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San Jose tax lawyer for IRS debt reliefThe coronavirus has dramatically impacted people’s lives in the United States and across the globe. Many individuals have been temporarily or even permanently laid off from work or have been forced to reduce their work hours significantly. The financial consequences of the virus itself and the attempts to curb the spread of the virus have left many families wondering how they will pay their bills. In a move to provide financial relief to struggling taxpayers in the United States, the Internal Revenue Service (IRS) has implemented a new program called the “People First Initiative.” The program provides relief for individuals and businesses through extended filing deadlines, postponed payments, and limited enforcement actions. The deadline for filing federal tax returns has been extended to July 15 and many states, including California, are also offering extensions for state tax returns.

Existing Installment Plans and Offers in Compromise

The IRS offers several options for taxpayers who cannot fulfill their tax obligations. One of these options is to pay their tax bill in installments over time through a payment plan called an installment agreement. Another option that is available in some situations is an “offer in compromise” (OIC). An OIC is an agreement between the IRS and a taxpayer with a tax debt that settles the debt for less than the original amount owed. Individuals who are paying off tax debt through an installment agreement may postpone payments until July 15 of this year. The IRS has also announced that it will not default on installment agreements during this time period. However, interest on the unpaid amount will continue to accumulate.

If you have a pending application for an offer in compromise, the IRS is increasing the amount of time you have to provide any requested documentation or information. The agency has also promised that it will not close any pending OIC requests before July 15 unless the taxpayer agrees to close the request. Those currently making OIC payments have the option to suspend payments until July 15, but interest will continue to accumulate. Furthermore, the IRS has stated that it will not default on OICs for individuals who are delinquent on their 2018 tax return during the relief period.

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San Jose tax audit lawyer for IRS visits and tax compliancePaying taxes is an important responsibility that, if ignored, can cause a person serious financial and legal trouble. Individuals of all income levels are expected to fully and honestly fulfill their tax obligations, and the IRS is especially focused on bringing high-income individuals into compliance. The agency recently reported that agents will be increasing the number of in-person visits to taxpayers at high-income levels who have not filed tax returns or who have other compliance issues.

Commonly, a taxpayer incurs a tax liability not because they willfully refuse to pay taxes but because they have made a mistake or miscalculation and underpaid the IRS. Taxpayers may also struggle to resolve tax debt due to a job loss, major increases in expenses, unexpected medical problems, or other issues that cause financial hardship. If you have tax-related problems, do not wait for the IRS to visit you before taking action. Speak with an experienced tax law attorney and get the legal guidance you need to resolve these issues.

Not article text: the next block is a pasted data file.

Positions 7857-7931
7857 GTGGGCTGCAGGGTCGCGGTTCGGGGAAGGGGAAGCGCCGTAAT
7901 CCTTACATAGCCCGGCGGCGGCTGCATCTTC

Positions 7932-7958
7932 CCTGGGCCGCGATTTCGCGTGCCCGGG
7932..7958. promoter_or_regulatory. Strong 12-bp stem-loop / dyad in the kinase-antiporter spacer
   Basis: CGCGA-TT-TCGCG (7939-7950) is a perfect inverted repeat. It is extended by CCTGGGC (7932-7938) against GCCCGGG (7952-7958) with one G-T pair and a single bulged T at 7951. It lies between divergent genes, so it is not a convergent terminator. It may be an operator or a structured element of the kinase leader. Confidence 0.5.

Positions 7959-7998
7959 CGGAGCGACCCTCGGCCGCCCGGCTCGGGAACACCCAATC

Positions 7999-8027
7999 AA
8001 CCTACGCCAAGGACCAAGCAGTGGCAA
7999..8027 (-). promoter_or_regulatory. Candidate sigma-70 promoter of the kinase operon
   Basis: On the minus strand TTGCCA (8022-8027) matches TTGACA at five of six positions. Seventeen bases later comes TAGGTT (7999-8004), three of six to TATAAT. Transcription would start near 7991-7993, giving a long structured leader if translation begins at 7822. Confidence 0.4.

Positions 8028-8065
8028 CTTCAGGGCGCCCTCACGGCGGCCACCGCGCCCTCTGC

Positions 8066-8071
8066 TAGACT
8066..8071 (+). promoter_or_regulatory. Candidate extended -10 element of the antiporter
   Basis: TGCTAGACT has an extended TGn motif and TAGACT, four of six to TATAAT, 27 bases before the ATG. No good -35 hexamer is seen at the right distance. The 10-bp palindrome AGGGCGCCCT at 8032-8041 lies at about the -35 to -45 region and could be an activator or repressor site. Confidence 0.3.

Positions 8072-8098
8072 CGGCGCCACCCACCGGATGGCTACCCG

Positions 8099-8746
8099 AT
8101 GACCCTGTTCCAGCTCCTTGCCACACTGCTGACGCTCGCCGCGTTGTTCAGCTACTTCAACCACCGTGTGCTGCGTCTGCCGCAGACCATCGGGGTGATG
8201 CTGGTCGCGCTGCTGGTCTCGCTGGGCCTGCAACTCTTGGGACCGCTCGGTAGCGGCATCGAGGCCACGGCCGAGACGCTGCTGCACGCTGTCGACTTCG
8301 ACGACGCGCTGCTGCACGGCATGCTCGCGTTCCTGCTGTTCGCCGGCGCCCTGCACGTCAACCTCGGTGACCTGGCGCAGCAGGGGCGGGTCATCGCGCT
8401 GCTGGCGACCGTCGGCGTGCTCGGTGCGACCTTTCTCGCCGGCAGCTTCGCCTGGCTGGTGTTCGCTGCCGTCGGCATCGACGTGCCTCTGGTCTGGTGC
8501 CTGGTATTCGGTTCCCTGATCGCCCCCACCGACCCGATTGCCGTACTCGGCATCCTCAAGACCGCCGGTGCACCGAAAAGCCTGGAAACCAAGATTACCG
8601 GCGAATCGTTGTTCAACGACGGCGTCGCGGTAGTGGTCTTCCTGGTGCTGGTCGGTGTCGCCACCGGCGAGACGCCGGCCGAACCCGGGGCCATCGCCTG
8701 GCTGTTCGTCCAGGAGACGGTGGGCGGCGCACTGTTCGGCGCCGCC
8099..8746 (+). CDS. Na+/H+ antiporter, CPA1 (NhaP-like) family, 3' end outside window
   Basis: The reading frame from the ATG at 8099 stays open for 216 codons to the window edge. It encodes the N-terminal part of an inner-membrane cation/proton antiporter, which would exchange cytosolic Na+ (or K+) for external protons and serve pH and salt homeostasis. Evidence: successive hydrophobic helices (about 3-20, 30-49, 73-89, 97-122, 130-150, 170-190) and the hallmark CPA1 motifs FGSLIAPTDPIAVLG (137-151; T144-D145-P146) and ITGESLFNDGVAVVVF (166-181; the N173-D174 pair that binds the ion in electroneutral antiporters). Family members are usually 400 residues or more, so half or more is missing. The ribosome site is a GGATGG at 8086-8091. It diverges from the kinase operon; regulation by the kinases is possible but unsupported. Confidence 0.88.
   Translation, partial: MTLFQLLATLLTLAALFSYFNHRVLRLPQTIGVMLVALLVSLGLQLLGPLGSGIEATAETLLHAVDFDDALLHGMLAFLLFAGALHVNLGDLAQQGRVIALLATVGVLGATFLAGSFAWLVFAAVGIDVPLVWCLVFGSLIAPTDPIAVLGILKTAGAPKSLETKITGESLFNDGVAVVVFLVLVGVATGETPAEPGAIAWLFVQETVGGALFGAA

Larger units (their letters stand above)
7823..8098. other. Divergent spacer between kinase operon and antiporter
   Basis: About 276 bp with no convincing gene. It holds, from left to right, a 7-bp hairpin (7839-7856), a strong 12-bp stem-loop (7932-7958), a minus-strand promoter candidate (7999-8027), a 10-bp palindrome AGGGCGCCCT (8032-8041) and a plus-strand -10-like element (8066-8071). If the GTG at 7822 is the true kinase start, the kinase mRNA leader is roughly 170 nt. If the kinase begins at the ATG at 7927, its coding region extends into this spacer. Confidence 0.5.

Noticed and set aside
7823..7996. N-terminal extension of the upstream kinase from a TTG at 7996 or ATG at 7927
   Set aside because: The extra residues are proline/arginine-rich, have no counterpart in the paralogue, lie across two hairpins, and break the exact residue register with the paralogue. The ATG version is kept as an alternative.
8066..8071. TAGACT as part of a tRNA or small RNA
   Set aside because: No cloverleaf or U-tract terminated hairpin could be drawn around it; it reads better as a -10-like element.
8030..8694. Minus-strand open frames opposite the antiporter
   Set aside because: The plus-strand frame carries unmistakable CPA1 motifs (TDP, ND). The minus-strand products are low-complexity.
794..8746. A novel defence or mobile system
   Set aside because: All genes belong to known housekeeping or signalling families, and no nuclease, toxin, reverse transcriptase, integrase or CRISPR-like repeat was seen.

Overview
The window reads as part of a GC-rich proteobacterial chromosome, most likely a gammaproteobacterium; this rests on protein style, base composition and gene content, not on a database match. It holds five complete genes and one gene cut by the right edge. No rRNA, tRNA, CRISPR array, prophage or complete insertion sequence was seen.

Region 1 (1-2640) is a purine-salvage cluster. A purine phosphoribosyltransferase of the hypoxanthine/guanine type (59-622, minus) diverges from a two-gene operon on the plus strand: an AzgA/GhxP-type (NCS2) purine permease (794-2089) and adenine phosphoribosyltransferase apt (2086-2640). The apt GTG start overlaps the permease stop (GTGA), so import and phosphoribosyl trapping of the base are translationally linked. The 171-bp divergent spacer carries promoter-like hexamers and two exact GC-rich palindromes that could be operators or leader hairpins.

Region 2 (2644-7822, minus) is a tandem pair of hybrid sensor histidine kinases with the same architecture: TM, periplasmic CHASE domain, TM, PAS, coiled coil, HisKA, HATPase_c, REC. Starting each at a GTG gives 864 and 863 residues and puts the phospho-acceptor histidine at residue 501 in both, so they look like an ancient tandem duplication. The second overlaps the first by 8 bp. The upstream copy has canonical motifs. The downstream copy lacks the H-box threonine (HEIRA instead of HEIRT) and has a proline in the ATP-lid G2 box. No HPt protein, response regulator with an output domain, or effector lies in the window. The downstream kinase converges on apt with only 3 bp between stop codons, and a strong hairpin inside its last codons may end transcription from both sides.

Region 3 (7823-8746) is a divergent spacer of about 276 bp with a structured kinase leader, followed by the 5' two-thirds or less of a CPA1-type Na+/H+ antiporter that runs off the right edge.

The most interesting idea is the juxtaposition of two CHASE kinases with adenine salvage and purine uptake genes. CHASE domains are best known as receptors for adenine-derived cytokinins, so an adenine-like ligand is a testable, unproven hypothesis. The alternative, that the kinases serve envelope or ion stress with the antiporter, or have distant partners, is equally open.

What to Expect During a Face-to-Face IRS Visit 

If you know that you have not filed tax returns for previous years or have not resolved your tax debt, you may be worried that the next knock at the door could be from an IRS officer. However, IRS visits are rarely a surprise to taxpayers. The IRS will attempt to contact a taxpayer through mail several times before visiting him or her. If an officer does visit, he or she should provide two forms of credentials to prove his or her authenticity. The officer will then share information with you about your tax liability. He or she will not threaten you or demand immediate payment. Instead, he or she will explain the steps you need to take to become compliant as well as the consequences for continued noncompliance.

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San Jose, CA tax law attorney for IRS leviesPaying taxes is an important and often complicated responsibility. If a taxpayer does not adequately fulfill his or her tax obligations, the Internal Revenue Service (IRS) can take several actions. In some situations, the IRS may even seize some of the taxpayer’s personal wealth and property to satisfy his or her tax debt. If you have been contacted by the IRS about a tax liability-related concern, you should speak to an experienced tax attorney to get the legal guidance and help you need.  

What Is an IRS Levy?

Many people do not realize that the federal government is permitted to seize some of an individual’s assets if he or she does not pay his or her taxes. If you have an unresolved tax debt, the IRS may eventually use a levy to collect the delinquent tax. Before the IRS issues a levy, it will send you a “Notice and Demand for Payment.” If you do not respond, you will then receive a “Final Notice of Intent to Levy and Notice of Your Right to a Hearing.” If you still do not resolve the debt or make an arrangement with the IRS for settling the debt, the IRS may be permitted to take ownership of your property.

What Types of Property Can the IRS Take?